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Takeaway #6: Healthcare Systems Are Leveraging Their Existing Workforce
Our roundtable was in agreement that one of the best strategies available to healthcare organizations is to move existing staff, especially nurses, to areas and departments where they are most needed. For example, some healthcare systems have transferred nurses who worked in outpatient facilities back to their original in-hospital departments.
In addition, staff who were furloughed when their outpatient facilities closed or reduced operations have been offered in-hospital positions.
Takeaway #7: Hospitals Located in Popular Destinations Are Seeing More Entry-level Candidates
Environmental and food service workers in the healthcare industry are also in great demand right now. Hospitals that are based in popular travel destinations are experiencing a rare opportunity to attract experienced workers who were laid off by nearby hotels, restaurants and casinos.
However, at least one roundtable participant noted that some hourly workers are afraid to work in healthcare right now, fearing increased exposure to COVID-19.
Takeaway #8: Healthcare Organizations Are Developing Programs to Support their People
The professionals in our roundtable are acutely aware of the incredibly difficult jobs that healthcare workers are currently performing. Their organizations are finding a variety of ways to support their staff and their families during this crisis, such as:
- Distributing groceries to employees working long hours, to spare them the need to go shopping.
- Allowing employees to order pizza from their cafeterias to bring home for dinner.
- Arranging discounts and deals from local business for employees and their families.
- Providing expanded mental health support. (It was noted that Headspace, the guided meditation app, is offering free Headspace Plus subscriptions to U.S. healthcare professionals who work in public settings to the end of the year.)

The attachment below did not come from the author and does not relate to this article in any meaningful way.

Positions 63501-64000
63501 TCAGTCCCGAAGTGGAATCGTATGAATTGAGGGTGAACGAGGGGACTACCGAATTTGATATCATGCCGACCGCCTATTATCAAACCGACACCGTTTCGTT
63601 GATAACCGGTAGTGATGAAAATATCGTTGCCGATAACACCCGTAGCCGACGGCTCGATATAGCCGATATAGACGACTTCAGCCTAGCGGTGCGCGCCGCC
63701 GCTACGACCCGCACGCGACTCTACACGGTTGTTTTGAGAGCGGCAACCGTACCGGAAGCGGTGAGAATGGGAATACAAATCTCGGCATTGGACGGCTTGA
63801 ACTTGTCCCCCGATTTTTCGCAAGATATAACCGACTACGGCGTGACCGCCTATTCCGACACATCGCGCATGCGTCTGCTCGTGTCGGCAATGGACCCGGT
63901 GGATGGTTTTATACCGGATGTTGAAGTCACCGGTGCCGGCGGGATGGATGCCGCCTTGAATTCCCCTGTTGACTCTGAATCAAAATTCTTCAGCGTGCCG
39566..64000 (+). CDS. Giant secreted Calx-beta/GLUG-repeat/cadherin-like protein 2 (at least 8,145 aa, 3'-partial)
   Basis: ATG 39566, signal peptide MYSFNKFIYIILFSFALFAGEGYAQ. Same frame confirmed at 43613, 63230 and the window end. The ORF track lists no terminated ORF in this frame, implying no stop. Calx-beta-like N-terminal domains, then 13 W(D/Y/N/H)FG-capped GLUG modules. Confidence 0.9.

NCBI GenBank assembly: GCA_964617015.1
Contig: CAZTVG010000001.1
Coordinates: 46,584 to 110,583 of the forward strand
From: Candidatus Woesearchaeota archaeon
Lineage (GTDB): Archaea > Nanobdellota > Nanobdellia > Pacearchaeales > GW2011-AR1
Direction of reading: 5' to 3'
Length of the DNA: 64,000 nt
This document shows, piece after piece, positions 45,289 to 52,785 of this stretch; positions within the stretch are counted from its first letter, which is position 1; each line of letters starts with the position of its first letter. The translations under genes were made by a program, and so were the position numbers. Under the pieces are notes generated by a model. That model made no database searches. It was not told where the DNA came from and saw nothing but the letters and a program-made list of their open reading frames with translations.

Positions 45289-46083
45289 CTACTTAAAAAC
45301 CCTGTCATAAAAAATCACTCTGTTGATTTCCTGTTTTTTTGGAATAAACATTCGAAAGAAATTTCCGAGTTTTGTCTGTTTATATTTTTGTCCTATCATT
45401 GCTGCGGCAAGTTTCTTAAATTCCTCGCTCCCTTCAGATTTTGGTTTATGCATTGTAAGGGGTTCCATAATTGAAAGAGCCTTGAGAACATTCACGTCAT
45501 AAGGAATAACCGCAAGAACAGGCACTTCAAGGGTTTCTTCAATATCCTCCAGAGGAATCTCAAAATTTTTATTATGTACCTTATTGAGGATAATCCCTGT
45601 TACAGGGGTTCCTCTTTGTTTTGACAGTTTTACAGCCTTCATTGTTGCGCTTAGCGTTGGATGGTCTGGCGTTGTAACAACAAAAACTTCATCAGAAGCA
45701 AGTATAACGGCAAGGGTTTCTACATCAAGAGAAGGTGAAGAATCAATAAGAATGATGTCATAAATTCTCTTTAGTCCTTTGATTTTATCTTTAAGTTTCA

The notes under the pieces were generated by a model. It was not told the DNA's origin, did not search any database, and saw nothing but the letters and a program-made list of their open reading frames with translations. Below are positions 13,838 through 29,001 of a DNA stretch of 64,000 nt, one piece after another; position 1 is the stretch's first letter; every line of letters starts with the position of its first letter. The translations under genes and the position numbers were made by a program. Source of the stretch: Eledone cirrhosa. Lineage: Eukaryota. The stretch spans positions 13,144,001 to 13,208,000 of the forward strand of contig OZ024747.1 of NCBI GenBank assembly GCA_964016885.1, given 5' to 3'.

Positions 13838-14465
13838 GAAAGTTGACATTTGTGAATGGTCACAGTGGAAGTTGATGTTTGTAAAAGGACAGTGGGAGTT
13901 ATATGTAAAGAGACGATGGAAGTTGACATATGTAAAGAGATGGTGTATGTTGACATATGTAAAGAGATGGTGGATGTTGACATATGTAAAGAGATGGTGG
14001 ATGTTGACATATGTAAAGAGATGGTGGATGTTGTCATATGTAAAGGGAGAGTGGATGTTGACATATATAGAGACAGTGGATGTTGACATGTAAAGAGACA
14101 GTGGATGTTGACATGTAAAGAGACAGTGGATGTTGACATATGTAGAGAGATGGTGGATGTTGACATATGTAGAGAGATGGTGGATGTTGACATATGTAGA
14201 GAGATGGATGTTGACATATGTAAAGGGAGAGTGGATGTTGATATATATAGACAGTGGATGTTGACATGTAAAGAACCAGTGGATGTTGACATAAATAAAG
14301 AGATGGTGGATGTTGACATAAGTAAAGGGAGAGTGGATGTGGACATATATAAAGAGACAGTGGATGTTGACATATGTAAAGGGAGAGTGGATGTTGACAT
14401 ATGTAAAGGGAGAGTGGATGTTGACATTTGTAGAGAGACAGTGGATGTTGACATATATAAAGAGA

Finally, our roundtable expressed collective admiration for doctors, nurses and support staff on the front lines. They noted that, in their conversations with healthcare professionals, they’re impressed and inspired by their commitment to serve during this remarkably challenging time. At UrbanBound, we second that emotion. (And we think our roundtable participants are pretty impressive, too.)
Takeaway #9: Healthcare Mobility Pros Are Rethinking their Relocation Programs
Just as they are adopting new recruiting practices in a pandemic, healthcare organizations are reevaluating their relocation programs. Beyond the roundtable discussion, healthcare mobility professionals are telling us that traditional relocation management methods are no longer serving them well.
As with recruiting, they’re looking to leverage relocation technology more fully, providing guidance and support to relocating employees without adding to the organization’s administrative burden. In order to entice more healthcare professionals to transfer, they’re looking to offer them greater flexibility and choice, so transferees can customize their relocation benefits without creating program exceptions.
Similarly, they’re eager to provide new hires with more virtual information about their new areas in advance of a home-finding trip. They are increasingly appreciating the value of tech-based relocation portals as a way to speed decision making, even as physical travel has become more challenging.
In short, as they adapt to a rapid-changing healthcare landscape, they are recognizing that their relocation programs must adapt and advance as well.
UrbanBound is a tech-driven relocation management company that modernizes the way companies relocate their employees while reducing costs by greater than 25%. If you want to learn more about UrbanBound, request a demo!